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Born in 1675: Died in 1675: Events of 1675:
  • Charles II orders the construction of a naval observatory at Greenwich, with John Flamsteed the first Astronomer Royal.
  • William Wycherley's play The Country Wife appears.
  • Thomas Otway's play Alcibiades appears.
  • John Dryden's play Aureng-Zebe (ref. Aurangzeb) appears.
  • Giovanni Domenico Cassini discovers a Cassini Gap 'gap' in the rings of Saturn.
  • Antonie van Leeuwenhoek peers at a drop of water through his 'microscope' and sees small 'animalcules' (protozoa); he looks at a drop of blood and sees red blood cells forthe first time..
  • Olaus Romer measures the speed of light.
  • Construction begins on a Christopher Wren-designed replacement for St. Paul's Catherdral which had burned down in the 1666 Great Fire of London.
  • Japanese whalers develop a technique of driving whales into large nets in the oen sea, then harpooning them while entangled.
  • Japanese mariners land on the Bonin Islands for the first time.
  • Takeda Katsuyori tries for the last time to capture Kyoto and unseat the Tokugawa shogun Tokugawa Ieyasu, but a cavalry charge at the Battle of Nagashino is pointless against muskets, and the Takeda are no more.
  • New York governor Sir Edmund Andros declares that all land west of the Connecticut River really belongs to New York's proprietor (James, Duke of York).
  • Wampanoag  Indians rise up against encroachment on their lands from Massachusetts settlers.  Led by Wampanoag chief Metacomet, known to the settlers as 'King Philip', Bands of indians raid towns all over Massachusetts and Plymouth colonies, and into New Hampshire and MainePlymouth, Massachusetts, and Connecticut muster their militias. Mahican, Abenaki and other tribes join in, but instead, the colonists attack the neutral Narraganset in Rhode Island.  The war is a stalemate until the colonists begin using native soldiers to teach them guerilla tactics.
  • Farther south in Virginia, a cycle of violence between colonists and local indians begins, and Governor William Berkeley fails to keep matters from spirallnig out of control When Berkeley refuses his nephew Nathaniel Bacon a commisison in hte militia, Bacon begins taking matters into his own hands. In one unbelievable act of treachery, he bullies the Occaneechee to raid other Indian villages, and then kills captors and captives alike when they return.
  • Still farther south in Carolina, Chawahoc Indiands begin attacking settlements.  In neaby Albemarle, plolicical facitons are building aroung  Thomas Eastchurch and Thomas Miller, who want to be rid of Governor John Jenkins.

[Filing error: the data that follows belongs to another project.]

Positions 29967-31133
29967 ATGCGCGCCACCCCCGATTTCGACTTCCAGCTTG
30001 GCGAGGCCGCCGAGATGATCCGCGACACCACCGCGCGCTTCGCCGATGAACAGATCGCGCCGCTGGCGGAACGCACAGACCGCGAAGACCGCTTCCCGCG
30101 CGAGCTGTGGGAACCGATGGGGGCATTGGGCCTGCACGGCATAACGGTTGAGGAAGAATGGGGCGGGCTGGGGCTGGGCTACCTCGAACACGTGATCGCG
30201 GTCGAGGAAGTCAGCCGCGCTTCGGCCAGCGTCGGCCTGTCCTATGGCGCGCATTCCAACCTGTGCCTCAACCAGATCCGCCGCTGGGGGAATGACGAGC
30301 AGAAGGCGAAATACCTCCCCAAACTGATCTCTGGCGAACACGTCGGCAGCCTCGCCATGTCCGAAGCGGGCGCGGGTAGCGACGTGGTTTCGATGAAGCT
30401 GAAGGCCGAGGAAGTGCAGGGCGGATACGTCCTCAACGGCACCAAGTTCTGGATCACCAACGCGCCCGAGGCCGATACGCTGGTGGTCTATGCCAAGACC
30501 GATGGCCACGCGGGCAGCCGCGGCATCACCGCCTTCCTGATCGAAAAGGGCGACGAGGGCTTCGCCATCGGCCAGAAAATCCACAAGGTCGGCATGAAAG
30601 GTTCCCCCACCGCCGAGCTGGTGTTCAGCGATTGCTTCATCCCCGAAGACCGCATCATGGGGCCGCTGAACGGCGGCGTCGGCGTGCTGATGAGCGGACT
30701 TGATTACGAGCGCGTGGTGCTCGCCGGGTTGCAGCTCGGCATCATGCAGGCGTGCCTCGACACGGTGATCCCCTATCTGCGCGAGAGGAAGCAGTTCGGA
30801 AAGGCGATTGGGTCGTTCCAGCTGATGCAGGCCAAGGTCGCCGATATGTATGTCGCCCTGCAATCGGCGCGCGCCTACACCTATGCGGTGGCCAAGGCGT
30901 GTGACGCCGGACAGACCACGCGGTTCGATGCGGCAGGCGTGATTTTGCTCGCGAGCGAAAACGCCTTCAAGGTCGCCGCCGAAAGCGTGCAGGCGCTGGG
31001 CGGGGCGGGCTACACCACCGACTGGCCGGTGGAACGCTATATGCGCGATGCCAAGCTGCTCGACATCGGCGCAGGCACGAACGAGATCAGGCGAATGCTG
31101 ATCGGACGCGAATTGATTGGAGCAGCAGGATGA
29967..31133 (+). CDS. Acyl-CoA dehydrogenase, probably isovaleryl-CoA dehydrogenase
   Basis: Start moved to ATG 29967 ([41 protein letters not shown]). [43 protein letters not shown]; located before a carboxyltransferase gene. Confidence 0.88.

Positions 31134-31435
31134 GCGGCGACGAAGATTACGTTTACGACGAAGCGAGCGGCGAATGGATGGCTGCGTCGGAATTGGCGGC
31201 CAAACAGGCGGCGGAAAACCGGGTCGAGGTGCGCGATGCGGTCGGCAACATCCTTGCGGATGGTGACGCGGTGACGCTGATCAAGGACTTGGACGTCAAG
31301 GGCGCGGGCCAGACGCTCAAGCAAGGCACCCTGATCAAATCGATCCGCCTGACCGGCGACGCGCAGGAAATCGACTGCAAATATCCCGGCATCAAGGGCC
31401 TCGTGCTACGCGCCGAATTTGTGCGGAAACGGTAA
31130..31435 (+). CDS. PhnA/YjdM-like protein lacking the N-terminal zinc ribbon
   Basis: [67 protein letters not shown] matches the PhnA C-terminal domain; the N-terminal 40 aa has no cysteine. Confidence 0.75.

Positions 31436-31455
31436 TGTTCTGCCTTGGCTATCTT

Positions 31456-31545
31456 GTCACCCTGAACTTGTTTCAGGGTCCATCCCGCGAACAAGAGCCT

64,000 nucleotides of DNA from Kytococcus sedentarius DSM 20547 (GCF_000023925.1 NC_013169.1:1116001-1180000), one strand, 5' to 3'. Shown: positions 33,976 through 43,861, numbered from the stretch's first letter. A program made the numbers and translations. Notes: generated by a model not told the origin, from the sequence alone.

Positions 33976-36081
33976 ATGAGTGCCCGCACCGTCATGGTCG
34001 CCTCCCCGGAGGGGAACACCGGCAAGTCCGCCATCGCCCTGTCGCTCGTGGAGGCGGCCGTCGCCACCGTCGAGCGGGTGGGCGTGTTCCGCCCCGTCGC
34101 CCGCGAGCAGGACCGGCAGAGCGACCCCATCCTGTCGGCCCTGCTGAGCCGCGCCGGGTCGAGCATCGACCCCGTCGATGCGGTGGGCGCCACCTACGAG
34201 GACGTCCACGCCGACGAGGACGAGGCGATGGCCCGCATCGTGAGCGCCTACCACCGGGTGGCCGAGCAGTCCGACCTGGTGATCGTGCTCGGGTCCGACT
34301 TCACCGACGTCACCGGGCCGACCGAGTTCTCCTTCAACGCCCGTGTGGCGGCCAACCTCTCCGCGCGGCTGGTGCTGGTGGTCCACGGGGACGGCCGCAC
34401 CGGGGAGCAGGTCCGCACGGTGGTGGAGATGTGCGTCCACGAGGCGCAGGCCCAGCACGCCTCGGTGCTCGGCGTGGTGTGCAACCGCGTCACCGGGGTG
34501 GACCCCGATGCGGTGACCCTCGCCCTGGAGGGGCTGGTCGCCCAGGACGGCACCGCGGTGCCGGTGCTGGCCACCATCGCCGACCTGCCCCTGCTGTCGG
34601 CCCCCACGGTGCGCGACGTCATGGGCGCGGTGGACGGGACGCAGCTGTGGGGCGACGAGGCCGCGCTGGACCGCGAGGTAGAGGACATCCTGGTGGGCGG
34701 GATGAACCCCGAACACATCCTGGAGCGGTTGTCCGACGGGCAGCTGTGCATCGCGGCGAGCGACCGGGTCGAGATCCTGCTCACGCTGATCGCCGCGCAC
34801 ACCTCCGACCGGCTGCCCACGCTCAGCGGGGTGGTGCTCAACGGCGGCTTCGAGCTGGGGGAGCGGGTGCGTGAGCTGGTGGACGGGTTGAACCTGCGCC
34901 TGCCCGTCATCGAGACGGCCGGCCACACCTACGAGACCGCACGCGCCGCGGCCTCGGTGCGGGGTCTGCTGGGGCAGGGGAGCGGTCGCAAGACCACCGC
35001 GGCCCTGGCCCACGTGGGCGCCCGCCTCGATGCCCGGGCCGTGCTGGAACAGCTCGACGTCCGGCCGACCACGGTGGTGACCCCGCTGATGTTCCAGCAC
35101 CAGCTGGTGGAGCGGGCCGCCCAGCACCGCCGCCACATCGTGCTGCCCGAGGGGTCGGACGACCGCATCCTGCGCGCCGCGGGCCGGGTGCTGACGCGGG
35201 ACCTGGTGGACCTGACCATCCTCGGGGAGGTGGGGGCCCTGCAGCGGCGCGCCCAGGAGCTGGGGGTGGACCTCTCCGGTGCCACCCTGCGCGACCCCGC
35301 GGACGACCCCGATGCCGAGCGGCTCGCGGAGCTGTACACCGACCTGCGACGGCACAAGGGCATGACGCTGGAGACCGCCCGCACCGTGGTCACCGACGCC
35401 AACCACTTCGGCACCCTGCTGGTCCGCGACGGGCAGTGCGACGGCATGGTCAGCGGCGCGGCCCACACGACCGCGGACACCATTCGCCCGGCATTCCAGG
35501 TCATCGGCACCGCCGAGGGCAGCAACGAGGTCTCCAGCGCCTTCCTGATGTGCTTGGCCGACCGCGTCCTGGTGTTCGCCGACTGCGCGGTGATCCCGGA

• Father Marquette founds a mission at a Kaskaskia Indian settlement near Utica, Illinois, but dies during his return to Michilimackinac.
  • Twenty-year-old Swedish King Karl XI has inherited an alliance with Louis XIV that drags him into war.  On Louis' insistence, he sends an army of 10,000 across the Baltic into Swedish Pomerania and attacks Brandenburg, but Brandenburgian forces defeat the army at Fehrbellin.  While Karl is tied down trying to hold onto Pomerania,  Danish (and Norwegian) King Christian V sees an opportunity to recapture Scania (Skåne, Skaane), taken from the Danes by Sweden only twenty years previously. While Christian prepares to invade, Scanians treat the Danes as liberators and rise up against the Swedes.
  • Louis himself is faring much better in his "Dutch War" (against The Netherlands, The Holy Roman Empire, and Spain), occupying most of the Hapsburg lands to his north and east of France. In January, Marshal Turenne defeats a German army at Türkheim in Alsace so badly they flee back across the Rhine.  The French go on the offensive, invading Baden.  However, Turenne is killed in July 27 by artillery at the battle of Sasbach, causing enough confusion to force a retreat back across the Rhine.   A different French army is defeated at Konzer Brücke outside Trier, where the French commander is captured.
  • Trier residents accuse the city's Jews of helping the occupying French troops, and go on a rampage looting Jewish stores and homes.
  • Mughal Emperor Aurangzeb's fanatical repression of other Indian religions in the name of Islam causes many people to plead with Tegh Bahadur for help. A now legendary exchange between Bahadur and his son convinces him to journey to Delhi to challenge the Emperor to persuade him to convert to Islam. (Bahadur knows what will happen and leaves instructions that his son succeed him). Aurangzeb has Bahadur arrested and brought before him in chains.  Aurangzeb challenges Bahadur to produce miracles to prove his authority; Bahadur refuses.   The Emperor tries to convert Bahadur through torture, and eventually has him beheaded.  Gobind Rai takes the surname Singh (lion) and begins a campaign against the Mughals.
  • Osei Tutu becomes ruler of the Asante in Ghana.

1674 - 1675 - 1676

How They Were Made - 17th Century

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